Don’t Be Alarmed

alarm clock on spring“Boing!” That’s so loud.

“Boing!” Even louder the second time, I think.

“Boing!” A short pause after the third time, and then three more in quick succession.

This is my “take your medicine” alarm, and there’s no ignoring the bossy phone’s insistent message.  My spouse has dubbed this alarm “obnoxious.”  It is pretty irritating. Still, I’m grateful for the technology that allows me to rely on this device rather than on my memory.

I’m fortunate that my memory usually fails me in smaller ways.  But sometimes it fails me in bigger ways—when I forget to acknowledge and celebrate the blessings in my life.  I want to strengthen my gratitude muscle, especially since researchers in the field of Positive Psychology have shown a strong correlation between feelings of gratitude and happiness.

At our last Rabbis Without Borders meeting in April, which was devoted to this topic, my colleagues and I received gratitude journals as parting gifts.  I tried to keep up with the daily entries, but soon found the addition of a writing assignment to be a source of stress in a workday schedule already filled with written words. As a result, I found myself developing writer’s block, an ailment I’d previously considered to be fictional. My case was task-specific: I stared blankly at the pages of the journal, feeling constrained rather than freed by its writing prompts. I abandoned the journal and instead relied solely upon my bossy phone to remind me to be grateful.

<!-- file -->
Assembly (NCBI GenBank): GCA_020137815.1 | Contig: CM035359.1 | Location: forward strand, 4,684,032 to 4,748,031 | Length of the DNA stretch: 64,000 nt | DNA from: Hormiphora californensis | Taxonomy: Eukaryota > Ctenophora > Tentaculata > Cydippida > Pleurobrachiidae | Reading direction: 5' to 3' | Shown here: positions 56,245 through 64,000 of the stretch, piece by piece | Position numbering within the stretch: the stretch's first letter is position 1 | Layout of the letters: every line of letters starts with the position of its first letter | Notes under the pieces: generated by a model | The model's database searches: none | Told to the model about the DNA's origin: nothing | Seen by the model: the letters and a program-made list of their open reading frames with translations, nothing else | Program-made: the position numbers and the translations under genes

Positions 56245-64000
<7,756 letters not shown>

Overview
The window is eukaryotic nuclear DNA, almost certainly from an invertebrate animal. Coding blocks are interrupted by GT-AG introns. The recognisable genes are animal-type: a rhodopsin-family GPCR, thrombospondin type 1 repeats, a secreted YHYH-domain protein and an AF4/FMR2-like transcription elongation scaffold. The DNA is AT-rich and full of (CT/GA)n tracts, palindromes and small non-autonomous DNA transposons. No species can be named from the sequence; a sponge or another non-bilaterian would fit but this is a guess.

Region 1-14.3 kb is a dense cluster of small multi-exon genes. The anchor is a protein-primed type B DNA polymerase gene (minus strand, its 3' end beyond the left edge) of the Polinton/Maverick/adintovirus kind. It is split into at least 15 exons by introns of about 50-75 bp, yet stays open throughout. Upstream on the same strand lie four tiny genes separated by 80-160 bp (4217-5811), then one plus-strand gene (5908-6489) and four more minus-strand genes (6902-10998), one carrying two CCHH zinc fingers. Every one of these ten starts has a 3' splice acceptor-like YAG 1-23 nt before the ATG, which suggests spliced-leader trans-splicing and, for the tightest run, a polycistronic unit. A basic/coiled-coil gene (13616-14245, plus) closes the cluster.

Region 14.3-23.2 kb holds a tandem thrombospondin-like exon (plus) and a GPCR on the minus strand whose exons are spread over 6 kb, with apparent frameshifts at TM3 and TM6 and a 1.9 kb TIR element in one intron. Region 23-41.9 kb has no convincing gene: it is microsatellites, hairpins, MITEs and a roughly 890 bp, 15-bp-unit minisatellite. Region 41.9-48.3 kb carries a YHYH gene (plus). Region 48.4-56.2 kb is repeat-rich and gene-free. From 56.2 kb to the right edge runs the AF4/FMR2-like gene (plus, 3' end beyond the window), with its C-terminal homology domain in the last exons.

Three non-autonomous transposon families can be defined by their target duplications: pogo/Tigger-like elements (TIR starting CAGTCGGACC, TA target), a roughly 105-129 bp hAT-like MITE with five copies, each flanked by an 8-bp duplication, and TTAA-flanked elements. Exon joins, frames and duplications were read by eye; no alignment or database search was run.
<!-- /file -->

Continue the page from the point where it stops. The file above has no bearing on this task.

About a year ago, I set an alarm in my phone to ring three times daily, to ensure that I would stop what I was doing and take a moment to be grateful.  I chose not the electronic piano riff of my carpool alarm nor the rhythmic Timba drums of my wake-up alarm, but the soothing strains of the harp to be my gratitude alarm.

harpThe harp music serves its Pavlovian purpose as effectively as the rude “Boing!”  In the morning it triggers the recitation of a blessing for my body’s proper functioning, and most evenings it inspires the meditation and slow breathing that ushers calm closure to my workday. Often, I preempt the mid-afternoon alarm, lacing up my sneakers for a short walk with Jenna before the harp calls me. I am already happy to get my blood pumping and grateful for canine companionship.

When I hear the gratitude alarm my head rarely fills with words.  Usually my mind is emptied while my heart fills with joy.




When Life Begins


The anniversary of the Supreme Court’s landmark decision known as Roe v. Wade prompted many news outlets and bloggers to discuss abortion this week.